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HALL, JOHN (1739–1797), line engraver, was born at Wivenhoe, near Colchester, on 21 Dec. 1739. Early in life he came to London, and in 1756 he was awarded a premium by the Society of Arts. He was also employed in painting on china in the celebrated works at Chelsea. He then became a pupil of François Simon Ravenet, in whose studio at the same time was the unfortunate William Wynne Ryland. His plates in Bell's ‘Shakespeare’ and ‘British Theatre’ were among his earliest works, and by them he gained much reputation. In 1763 his name appears on the roll of the Free Society of Artists, but in 1766 he subscribed the roll declaration of the Incorporated Society of Artists of Great Britain, with whom he continued to exhibit until 1776. In 1785 he was appointed historical engraver to George III, in succession to William Woollett. His most important engravings were after the works of Benjamin West, P.R.A., and comprise ‘William Penn treating with the Indians for the Province of Pennsylvania,’ ‘The Death of the Duke of Schomberg at the Battle of the Boyne,’ ‘Oliver Cromwell dissolving the Long Parliament,’ ‘Venus relating to Adonis the Story of Hippomenes and Atalante,’ ‘Pyrrhus when a Child brought to Glaucias, king of Illyria, for Protection,’ ‘Moses,’ and ‘Of such is the Kingdom of Heaven.’ He also engraved ‘Timon of Athens,’ after Nathaniel Dance; ‘The Death of Captain Cook,’ after George Carter; ‘Thieves in a Market,’ and ‘Thieves playing at Dice,’ after John Hamilton Mortimer, and other plates, some of which were for the collection of Alderman Boydell. Besides these he executed several portraits, including those of Pope Clement IX, after Carlo Maratti; Edward Gibbon, Samuel Johnson, and Richard Brinsley Sheridan, after Sir Joshua Reynolds; Sir William Blackstone and George Colman, after Gainsborough; Admiral Lord Hawke, after Francis Cotes; Isaac Barré, after Gilbert Stuart; Bishop Warburton, after William Hoare; Shakespeare, from the Chandos portrait; Dr. John Jortin, after Edward Penny, and smaller portraits for the illustration of books. Hall, who ranks as one of the best historical engravers, died in Berwick Street, Soho, London, on 7 April 1797, and was buried in Paddington churchyard. He married Mary de Gilles, of Huguenot descent, and was father of George William Hall, master of Pembroke College, Oxford (1770–1843), and of Julia, wife of Rann Kennedy [q. v.] There is a portrait of him by Gilbert Stuart in the National Portrait Gallery.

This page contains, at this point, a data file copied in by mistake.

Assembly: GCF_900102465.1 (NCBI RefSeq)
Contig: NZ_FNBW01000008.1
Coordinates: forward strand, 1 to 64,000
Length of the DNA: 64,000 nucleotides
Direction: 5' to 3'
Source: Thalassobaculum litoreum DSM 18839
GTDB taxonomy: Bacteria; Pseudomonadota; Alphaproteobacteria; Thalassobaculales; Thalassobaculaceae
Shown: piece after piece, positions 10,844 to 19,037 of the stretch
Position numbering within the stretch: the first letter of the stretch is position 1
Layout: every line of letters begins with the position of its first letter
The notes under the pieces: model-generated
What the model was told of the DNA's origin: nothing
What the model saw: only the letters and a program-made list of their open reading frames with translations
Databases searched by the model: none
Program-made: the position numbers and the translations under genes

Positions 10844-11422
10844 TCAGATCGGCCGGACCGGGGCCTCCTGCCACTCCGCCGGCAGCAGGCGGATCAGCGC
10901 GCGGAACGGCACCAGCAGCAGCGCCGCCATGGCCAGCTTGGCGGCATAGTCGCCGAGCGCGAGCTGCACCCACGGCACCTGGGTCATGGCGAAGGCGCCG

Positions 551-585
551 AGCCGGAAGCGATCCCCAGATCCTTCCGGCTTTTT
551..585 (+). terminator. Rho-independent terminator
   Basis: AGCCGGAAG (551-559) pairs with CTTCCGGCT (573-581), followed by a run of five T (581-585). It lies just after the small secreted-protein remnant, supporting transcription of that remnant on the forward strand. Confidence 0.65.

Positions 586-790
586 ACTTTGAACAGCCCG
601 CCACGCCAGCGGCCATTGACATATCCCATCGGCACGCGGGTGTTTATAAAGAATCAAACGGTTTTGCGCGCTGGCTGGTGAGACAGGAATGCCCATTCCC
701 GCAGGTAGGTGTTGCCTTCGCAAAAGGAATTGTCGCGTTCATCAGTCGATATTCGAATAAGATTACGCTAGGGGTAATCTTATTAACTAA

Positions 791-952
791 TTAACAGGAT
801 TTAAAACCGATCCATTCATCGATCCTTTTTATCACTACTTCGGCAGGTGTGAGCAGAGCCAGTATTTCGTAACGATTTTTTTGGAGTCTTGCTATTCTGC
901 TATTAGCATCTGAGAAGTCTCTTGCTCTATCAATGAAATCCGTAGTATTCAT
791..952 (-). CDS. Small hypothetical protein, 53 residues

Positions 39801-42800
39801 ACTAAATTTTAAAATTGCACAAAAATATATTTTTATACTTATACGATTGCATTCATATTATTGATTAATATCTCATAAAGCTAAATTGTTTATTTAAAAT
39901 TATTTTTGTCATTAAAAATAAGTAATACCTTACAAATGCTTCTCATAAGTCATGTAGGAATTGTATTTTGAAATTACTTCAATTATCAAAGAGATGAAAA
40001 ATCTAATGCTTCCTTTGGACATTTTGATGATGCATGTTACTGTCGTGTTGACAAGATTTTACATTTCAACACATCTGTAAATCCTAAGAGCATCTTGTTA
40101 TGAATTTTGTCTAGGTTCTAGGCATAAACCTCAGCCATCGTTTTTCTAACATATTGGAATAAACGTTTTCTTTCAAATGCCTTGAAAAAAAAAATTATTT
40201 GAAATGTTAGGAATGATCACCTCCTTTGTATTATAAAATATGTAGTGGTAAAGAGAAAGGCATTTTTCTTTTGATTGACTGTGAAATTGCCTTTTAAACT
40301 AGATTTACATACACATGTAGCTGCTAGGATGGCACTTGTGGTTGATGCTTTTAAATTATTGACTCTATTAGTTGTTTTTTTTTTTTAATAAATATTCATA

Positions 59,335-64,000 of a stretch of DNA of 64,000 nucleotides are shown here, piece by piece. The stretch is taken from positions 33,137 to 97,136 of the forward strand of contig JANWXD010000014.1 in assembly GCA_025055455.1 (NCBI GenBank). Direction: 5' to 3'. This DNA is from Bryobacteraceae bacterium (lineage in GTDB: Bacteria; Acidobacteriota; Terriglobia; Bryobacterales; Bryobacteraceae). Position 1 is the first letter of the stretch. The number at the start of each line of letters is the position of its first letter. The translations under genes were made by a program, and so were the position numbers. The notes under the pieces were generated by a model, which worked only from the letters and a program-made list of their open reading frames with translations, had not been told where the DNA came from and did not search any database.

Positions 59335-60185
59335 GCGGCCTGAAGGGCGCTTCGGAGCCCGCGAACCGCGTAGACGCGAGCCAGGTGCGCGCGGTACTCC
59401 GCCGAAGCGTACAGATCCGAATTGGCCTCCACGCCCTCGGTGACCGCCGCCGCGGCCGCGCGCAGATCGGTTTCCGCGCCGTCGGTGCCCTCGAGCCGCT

[Redgrave's Dict. of Artists of the English School, 1878; Bryan's Dict. of Painters and Engravers, ed. Graves, 1886–9; Galt's Life and Studies of Benjamin West, 1816–20; Pye's Patronage of British Art, 1845.]

R. E. G.